Faces of the Sligo Food Trail: Claire Winters, Good and Green Organics

Talking to someone who clearly loves what they do for a living is always a pleasure, and this is most certainly the case with Claire Winters of Good and Green Organics. Having taken a circuitous route to her business of organic farming, Claire is passionate about organic growing, her little piece of paradise where she lives in south Sligo and last but by no means least, her horses.

Good and Green Organics does just what it says on the tin. Claire set the business up on a commercial basis in 2012. She grows in seven polytunnels, all certified organic, and she sells the produce in the Sligo Farmers Market on Saturday mornings at Sligo IT and at two markets in Roscommon (Boyle on Saturdays and Market Yard, Carrick on Shannon on Thursdays). Innovative products such as her popular salad bags ensure she sells out every time.

She is totally committed to the organic way of life and believes the process of working with the soil has a very positive effect on people. In fact in 2010 she was involved with the early stages of The Severn Project in Bristol, helping out with horticultural advice. This is a social enterprise urban farming project at the core of which is employing people with significant social issues (people recovering from drug and alcohol misuse, people with poor mental health and those with offending backgrounds). Their theory is that growing food is good for the soul and their ambitious project is proving extremely successful.

Although Claire was born in London, her father was Irish, hailing from Co. Louth and when Claire was just a toddler the family moved to Ireland. They settled in the north, in Co. Down, where she lived until she spread her wings as a teenager, and college life in Yorkshire. She then spent a few more years working in different parts of England before coming back to Ireland in her twenties.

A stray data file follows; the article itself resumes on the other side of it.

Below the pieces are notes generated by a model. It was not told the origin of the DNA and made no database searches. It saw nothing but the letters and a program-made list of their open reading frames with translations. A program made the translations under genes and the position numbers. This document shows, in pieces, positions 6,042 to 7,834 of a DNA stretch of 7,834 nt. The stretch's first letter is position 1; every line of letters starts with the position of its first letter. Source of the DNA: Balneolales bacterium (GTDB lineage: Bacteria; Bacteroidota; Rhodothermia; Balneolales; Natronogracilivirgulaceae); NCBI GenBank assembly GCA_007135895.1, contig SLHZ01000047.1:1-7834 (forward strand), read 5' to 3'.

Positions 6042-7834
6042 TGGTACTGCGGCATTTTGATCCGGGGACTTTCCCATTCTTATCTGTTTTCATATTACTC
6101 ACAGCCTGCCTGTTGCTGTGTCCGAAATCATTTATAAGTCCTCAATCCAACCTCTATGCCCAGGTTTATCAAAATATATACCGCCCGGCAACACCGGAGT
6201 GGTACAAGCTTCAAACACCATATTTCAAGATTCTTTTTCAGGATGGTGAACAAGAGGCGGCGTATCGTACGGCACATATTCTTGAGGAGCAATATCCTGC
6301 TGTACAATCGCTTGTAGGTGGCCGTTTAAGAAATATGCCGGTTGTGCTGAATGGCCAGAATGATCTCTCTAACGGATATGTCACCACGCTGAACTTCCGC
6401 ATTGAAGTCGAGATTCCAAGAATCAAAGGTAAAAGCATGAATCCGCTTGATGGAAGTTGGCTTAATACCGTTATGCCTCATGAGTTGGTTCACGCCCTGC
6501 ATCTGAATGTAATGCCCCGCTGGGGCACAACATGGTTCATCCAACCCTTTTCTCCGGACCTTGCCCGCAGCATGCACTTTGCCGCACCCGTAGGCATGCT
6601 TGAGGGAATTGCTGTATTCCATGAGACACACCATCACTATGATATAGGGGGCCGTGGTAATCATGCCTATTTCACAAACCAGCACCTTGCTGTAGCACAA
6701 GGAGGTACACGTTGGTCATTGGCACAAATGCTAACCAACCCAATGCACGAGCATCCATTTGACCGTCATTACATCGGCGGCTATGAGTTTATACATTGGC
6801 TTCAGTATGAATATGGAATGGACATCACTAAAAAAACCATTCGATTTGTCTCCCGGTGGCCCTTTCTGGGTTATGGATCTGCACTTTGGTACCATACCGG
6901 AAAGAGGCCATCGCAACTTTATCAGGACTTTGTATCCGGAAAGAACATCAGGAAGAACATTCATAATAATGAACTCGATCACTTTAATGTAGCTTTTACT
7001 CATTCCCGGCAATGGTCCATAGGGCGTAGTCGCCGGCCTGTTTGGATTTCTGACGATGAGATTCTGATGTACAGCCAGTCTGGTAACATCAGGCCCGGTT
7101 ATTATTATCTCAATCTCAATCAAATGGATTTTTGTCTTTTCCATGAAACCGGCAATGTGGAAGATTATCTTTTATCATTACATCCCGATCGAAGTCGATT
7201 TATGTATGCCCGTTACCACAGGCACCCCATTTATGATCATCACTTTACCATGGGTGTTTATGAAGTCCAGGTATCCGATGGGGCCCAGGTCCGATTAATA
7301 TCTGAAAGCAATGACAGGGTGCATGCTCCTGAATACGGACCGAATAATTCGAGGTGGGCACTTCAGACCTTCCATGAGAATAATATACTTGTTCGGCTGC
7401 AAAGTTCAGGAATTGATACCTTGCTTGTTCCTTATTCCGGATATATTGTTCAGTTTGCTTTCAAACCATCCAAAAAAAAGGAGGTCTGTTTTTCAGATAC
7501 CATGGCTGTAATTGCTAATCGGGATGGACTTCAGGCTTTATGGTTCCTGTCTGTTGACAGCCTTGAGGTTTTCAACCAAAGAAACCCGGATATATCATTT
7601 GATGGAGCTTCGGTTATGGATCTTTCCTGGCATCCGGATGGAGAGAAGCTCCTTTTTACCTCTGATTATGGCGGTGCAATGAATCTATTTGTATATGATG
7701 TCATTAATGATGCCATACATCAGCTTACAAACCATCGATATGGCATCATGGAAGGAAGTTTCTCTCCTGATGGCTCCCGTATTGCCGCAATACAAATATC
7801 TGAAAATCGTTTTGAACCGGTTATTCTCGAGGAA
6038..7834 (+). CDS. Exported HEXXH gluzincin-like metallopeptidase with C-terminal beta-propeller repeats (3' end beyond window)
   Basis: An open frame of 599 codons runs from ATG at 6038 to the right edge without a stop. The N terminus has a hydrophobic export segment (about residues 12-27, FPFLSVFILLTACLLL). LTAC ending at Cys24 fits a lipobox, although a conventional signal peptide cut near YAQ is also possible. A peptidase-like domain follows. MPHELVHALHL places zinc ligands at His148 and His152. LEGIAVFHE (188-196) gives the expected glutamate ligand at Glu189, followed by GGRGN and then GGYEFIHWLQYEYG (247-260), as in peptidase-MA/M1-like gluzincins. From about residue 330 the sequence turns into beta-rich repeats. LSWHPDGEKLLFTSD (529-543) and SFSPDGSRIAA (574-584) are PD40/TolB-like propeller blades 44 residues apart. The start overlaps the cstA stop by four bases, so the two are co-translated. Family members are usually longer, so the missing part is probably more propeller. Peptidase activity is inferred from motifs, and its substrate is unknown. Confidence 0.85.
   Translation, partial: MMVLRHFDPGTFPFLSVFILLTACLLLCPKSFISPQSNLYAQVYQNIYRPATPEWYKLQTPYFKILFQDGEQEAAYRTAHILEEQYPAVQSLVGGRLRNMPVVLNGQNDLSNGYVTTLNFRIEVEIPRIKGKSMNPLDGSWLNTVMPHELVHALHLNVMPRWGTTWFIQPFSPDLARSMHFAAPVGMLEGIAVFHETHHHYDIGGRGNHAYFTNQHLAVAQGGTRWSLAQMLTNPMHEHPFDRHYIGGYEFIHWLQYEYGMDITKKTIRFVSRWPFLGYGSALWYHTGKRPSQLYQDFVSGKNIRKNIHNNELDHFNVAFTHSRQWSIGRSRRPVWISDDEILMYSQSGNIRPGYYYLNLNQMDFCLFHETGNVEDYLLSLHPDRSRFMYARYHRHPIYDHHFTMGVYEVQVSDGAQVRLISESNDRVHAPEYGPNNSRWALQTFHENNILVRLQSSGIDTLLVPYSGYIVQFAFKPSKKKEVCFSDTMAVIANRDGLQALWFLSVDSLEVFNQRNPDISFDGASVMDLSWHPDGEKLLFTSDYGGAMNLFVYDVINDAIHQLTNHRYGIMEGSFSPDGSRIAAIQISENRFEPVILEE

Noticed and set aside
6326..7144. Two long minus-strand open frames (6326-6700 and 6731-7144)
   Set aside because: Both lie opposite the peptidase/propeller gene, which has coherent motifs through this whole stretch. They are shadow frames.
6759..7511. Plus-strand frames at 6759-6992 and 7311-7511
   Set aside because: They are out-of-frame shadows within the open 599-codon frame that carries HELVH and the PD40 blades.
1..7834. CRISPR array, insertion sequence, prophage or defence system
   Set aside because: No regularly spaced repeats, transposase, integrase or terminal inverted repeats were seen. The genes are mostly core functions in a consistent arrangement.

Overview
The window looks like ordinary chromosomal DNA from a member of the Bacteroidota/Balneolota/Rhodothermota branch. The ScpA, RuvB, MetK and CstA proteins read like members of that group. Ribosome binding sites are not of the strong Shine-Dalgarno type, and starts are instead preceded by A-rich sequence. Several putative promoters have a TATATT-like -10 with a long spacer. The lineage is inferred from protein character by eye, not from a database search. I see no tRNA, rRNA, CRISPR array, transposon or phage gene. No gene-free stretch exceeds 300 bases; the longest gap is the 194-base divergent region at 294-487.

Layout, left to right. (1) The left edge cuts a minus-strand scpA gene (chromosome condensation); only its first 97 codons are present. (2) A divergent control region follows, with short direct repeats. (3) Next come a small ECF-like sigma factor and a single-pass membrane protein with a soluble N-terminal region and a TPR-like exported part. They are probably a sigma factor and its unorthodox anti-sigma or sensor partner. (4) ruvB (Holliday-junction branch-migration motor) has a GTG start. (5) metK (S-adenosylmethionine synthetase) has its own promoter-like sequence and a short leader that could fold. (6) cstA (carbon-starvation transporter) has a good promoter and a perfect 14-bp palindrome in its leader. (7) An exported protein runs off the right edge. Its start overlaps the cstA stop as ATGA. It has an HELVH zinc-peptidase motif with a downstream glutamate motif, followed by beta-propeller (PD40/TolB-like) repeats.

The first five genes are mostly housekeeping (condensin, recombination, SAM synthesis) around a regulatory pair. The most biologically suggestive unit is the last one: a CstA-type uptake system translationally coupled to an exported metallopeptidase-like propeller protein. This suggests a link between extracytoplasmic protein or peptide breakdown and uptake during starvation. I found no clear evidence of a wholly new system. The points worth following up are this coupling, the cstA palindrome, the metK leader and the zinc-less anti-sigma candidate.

After some time in Clare and Galway, the birth of her daughter prompted Claire to move closer to her mother who lived in Roscommon. Serendipity played a part in her search for a suitable property and she found her current home literally as it came on the market. That was in Cloonloo which translates romantically as ‘the meadow by the lake’, and it was a case of love at first sight.

Initially she bought the 10 acre smallholding because she needed land for her horses. Indeed horses have always played an important role in Claire’s life. As a child and teenager she had a pony and loved cross country where the jumping is across natural fences and obstacles. She doesn’t jump any more but does love hacking out on her horses around the lovely local countryside. Horses have brought her on some very exciting holidays along the way including a wonderful seven day trek in Transylvania. This magical experience involved a small group riding from village to village and staying overnight in different lodgings, the most exotic of which was definitely Ceausescu’s hunting lodge! The accommodation ranged from simple village hostelries to Kalnoky’s Castle which was every bit as fairytale-like as it sounds. A lover of travel, Claire is led by her interests and has enjoyed ‘busman’s holidays’ visiting organic producers in Portugal, Morocco and Spain as well as riding holidays in Crete.

Her interest in gardening and growing crept up on her. She laughingly recalls telling her green-fingered mother that if she was ever caught gardening, her life might as well be over. She looks wryly at her daughter Leolie who is studying Fine Arts and her son Darragh who at 14 is a talented guitarist; neither are showing signs of getting their hands dirty … yet.

For Claire having her own land encouraged her to try her hand with a few seeds and before she knew it, she had caught the bug. She did several training courses with the inspirational Klaus Laitenberger and spent seven years working with him in Croghan Organic Garden and another three at nearby Knockvicar Organic Garden. This lengthy apprenticeship left her ready and willing to set up her own enterprise. Initially the land was poor but the organic approach has improved it hugely and she now has superb soil and growing conditions. Never one to sit still, Claire has plans to launch a box scheme for her produce and is mulling over the idea of setting up glamping in traditional old gipsy caravans. Whatever happens, the future of Good and Green Organics looks bright. #SligoFoodTrail www.sligofoodtrail.ie

2017-06-20T11:03:31+00:00 May 26th, 2017|

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